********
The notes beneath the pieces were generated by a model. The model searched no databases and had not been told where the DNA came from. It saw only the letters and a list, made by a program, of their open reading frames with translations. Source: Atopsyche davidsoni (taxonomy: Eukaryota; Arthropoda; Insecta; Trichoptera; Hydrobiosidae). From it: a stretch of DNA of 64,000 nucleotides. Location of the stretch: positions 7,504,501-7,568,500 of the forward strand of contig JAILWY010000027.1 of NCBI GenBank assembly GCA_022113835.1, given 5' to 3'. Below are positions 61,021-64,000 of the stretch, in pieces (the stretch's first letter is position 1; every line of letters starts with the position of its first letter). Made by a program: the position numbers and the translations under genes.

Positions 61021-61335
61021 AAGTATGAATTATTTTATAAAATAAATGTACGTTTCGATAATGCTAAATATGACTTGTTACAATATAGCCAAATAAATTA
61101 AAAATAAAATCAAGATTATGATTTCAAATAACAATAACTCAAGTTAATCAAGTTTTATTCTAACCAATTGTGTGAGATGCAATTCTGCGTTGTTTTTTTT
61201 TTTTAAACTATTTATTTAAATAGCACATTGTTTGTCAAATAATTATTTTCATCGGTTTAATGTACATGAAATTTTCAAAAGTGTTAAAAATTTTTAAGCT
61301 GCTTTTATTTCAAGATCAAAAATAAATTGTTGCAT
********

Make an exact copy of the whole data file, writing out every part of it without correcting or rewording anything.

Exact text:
The notes beneath the pieces were generated by a model. The model searched no databases and had not been told where the DNA came from. It saw only the letters and a list, made by a program, of their open reading frames with translations. Source: Atopsyche davidsoni (taxonomy: Eukaryota; Arthropoda; Insecta; Trichoptera; Hydrobiosidae). From it: a stretch of DNA of 64,000 nucleotides. Location of the stretch: positions 7,504,501-7,568,500 of the forward strand of contig JAILWY010000027.1 of NCBI GenBank assembly GCA_022113835.1, given 5' to 3'. Below are positions 61,021-64,000 of the stretch, in pieces (the stretch's first letter is position 1; every line of letters starts with the position of its first letter). Made by a program: the position numbers and the translations under genes.

Positions 61021-61335
61021 AAGTATGAATTATTTTATAAAATAAATGTACGTTTCGATAATGCTAAATATGACTTGTTACAATATAGCCAAATAAATTA
61101 AAAATAAAATCAAGATTATGATTTCAAATAACAATAACTCAAGTTAATCAAGTTTTATTCTAACCAATTGTGTGAGATGCAATTCTGCGTTGTTTTTTTT
61201 TTTTAAACTATTTATTTAAATAGCACATTGTTTGTCAAATAATTATTTTCATCGGTTTAATGTACATGAAATTTTCAAAAGTGTTAAAAATTTTTAAGCT
61301 GCTTTTATTTCAAGATCAAAAATAAATTGTTGCAT